#2. Liquidity Preference Theory
The Pure Expectation Theory is an extension of this theory. It includes a charge known as the liquidity premium or term premium. This theory takes into account the higher risk of holding long-term obligations over short-term debts.
#3. Market Segmentation Theory
The segmented market theory is based on the distinct demand and supply relationships that exist between short-term and long-term securities. It is based on the notion that securities of different maturities cannot be exchanged for one another.
Because investors prefer short-term maturity assets to long-term maturity securities because the former offers reduced risk, the price of short-term securities will be higher, and hence the yield will be lower.
#4. Habitat Preference Theory
This is a development of Market Segmentation Theory. Investors, according to this theory, choose a specific investing horizon. They will have to pay a premium to invest outside of this time frame. This theory explains why long-term yields are higher than short-term yields.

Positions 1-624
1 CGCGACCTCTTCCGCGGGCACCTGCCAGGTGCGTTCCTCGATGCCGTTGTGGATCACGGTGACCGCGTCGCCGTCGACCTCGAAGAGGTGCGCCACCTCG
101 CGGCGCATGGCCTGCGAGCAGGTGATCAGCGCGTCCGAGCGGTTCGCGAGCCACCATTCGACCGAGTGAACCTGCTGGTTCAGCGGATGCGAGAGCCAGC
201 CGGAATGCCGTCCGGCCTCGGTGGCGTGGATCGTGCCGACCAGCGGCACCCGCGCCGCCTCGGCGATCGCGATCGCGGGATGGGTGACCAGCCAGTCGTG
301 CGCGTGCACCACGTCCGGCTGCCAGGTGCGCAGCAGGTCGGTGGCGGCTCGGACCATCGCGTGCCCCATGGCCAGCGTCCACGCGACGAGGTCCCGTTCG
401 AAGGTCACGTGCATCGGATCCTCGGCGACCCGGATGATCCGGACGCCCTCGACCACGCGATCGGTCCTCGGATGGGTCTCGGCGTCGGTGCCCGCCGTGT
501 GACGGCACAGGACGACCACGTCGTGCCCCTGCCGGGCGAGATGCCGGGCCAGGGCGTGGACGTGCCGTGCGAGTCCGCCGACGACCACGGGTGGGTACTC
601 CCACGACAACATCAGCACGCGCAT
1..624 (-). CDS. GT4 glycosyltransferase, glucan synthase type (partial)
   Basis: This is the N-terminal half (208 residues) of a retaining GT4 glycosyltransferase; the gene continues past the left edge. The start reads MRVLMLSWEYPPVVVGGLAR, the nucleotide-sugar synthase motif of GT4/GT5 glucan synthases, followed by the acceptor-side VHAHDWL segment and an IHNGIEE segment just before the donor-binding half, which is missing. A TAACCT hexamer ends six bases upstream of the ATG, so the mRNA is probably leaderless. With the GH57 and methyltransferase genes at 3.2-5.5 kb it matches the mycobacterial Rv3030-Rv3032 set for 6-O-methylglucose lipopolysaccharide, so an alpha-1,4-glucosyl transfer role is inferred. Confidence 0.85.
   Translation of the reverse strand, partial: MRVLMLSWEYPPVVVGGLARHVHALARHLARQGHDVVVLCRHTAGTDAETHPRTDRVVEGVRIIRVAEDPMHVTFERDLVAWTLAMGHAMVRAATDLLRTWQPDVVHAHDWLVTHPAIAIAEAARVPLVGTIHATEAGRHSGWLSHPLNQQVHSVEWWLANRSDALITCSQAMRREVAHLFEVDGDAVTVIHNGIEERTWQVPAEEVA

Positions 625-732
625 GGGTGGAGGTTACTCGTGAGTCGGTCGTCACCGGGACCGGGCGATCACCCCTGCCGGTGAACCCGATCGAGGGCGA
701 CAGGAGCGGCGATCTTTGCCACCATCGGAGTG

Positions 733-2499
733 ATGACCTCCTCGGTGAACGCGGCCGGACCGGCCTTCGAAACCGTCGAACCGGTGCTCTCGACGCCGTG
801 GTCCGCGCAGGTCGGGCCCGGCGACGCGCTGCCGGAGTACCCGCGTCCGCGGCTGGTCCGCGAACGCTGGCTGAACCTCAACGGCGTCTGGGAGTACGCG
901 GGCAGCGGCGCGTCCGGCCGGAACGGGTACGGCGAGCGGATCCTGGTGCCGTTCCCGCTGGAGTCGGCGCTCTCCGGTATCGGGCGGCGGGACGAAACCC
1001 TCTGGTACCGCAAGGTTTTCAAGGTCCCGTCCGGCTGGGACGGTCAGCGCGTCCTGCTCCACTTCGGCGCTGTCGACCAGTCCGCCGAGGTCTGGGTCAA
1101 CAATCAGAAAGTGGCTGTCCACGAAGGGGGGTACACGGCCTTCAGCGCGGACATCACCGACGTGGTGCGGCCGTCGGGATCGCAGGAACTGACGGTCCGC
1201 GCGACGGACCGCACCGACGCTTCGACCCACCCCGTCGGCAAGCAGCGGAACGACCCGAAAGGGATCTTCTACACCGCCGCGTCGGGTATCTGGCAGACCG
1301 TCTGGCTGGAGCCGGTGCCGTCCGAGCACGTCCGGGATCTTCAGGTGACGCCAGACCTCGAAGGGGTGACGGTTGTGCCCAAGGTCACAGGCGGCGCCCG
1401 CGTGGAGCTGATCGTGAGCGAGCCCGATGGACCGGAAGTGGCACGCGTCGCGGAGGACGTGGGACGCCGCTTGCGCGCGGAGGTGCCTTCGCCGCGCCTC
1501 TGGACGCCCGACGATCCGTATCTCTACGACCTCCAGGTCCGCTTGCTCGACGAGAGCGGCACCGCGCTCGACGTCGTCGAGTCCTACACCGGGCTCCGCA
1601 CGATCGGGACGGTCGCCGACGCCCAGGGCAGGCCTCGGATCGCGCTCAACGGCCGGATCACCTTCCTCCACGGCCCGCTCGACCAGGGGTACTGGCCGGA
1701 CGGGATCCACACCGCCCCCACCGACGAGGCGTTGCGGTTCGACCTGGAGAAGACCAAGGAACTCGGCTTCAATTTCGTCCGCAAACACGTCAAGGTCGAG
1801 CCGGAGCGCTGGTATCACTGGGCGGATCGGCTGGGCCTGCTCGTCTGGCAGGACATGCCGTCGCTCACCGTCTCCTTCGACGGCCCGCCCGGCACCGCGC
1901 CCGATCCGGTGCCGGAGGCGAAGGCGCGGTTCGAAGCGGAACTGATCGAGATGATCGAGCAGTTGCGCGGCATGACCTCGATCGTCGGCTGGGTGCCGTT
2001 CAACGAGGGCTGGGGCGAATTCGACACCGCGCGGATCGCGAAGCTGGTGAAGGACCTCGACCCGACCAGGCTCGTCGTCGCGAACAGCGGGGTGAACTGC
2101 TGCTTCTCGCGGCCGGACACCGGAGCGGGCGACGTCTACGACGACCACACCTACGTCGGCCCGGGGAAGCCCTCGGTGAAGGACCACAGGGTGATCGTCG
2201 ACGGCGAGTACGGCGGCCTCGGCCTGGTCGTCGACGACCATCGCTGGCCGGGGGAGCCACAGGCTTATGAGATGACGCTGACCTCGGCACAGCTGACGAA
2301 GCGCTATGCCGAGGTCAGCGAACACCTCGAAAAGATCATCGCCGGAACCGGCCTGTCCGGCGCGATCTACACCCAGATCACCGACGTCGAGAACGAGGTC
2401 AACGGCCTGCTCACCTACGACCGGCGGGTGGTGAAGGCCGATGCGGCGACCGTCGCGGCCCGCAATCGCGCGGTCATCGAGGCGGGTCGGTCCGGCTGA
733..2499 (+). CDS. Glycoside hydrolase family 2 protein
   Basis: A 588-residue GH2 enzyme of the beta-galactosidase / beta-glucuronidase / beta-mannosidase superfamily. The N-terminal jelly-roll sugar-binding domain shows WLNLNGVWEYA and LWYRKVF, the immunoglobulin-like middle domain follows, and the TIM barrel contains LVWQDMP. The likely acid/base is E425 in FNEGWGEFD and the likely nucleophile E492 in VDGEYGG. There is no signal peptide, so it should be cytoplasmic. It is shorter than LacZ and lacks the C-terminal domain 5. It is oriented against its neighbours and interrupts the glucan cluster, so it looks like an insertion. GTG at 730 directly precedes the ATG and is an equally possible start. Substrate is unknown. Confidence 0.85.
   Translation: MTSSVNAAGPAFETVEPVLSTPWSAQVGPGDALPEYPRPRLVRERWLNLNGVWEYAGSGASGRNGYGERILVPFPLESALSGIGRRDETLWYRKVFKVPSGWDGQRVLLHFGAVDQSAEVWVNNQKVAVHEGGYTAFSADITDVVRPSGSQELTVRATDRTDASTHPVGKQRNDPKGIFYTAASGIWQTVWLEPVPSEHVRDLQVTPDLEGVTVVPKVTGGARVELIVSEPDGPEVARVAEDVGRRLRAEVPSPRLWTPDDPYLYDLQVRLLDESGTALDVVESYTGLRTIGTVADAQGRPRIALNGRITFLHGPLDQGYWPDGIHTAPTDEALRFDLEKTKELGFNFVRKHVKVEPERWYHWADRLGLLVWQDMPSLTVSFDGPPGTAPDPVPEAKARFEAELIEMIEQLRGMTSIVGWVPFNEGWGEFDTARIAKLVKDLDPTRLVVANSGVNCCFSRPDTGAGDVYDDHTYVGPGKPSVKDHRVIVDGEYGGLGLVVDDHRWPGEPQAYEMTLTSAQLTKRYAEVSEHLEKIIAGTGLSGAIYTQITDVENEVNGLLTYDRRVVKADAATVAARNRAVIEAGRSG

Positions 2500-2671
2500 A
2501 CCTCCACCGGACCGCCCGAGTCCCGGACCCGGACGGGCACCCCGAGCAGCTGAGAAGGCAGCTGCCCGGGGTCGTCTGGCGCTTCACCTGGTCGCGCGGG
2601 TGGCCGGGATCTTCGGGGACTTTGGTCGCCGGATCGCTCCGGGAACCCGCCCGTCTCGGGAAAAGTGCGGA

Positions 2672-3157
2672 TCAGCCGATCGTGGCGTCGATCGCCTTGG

Is there any confusion? Get back to us in the comment box.
Yield Curve FAQ’s
What is meant by yield curve?
A yield curve is a line that depicts the yields (interest rates) of bonds with the same credit rating but different maturities. The slope of the YC predicts future interest rate movements and economic activity.
Why are yield curves important?
A yield curve is a method of measuring bond investors’ risk tolerance, and it can have a significant impact on the returns you receive on your investments. The YC can even be used to predict the direction of the economy if you understand how it works and how to read it.
What does a positive yield curve mean?
An upward sloping yield curve is defined by interest rates that are greater on long-term debt than on short-term debt.
What's the riskiest part of the yield curve?
In a normal distribution, the end of the yield curve is the riskiest because minor movements in short-term rates compound into bigger movements in long-term yields. Long-term bonds are extremely sensitive to changes in interest rates.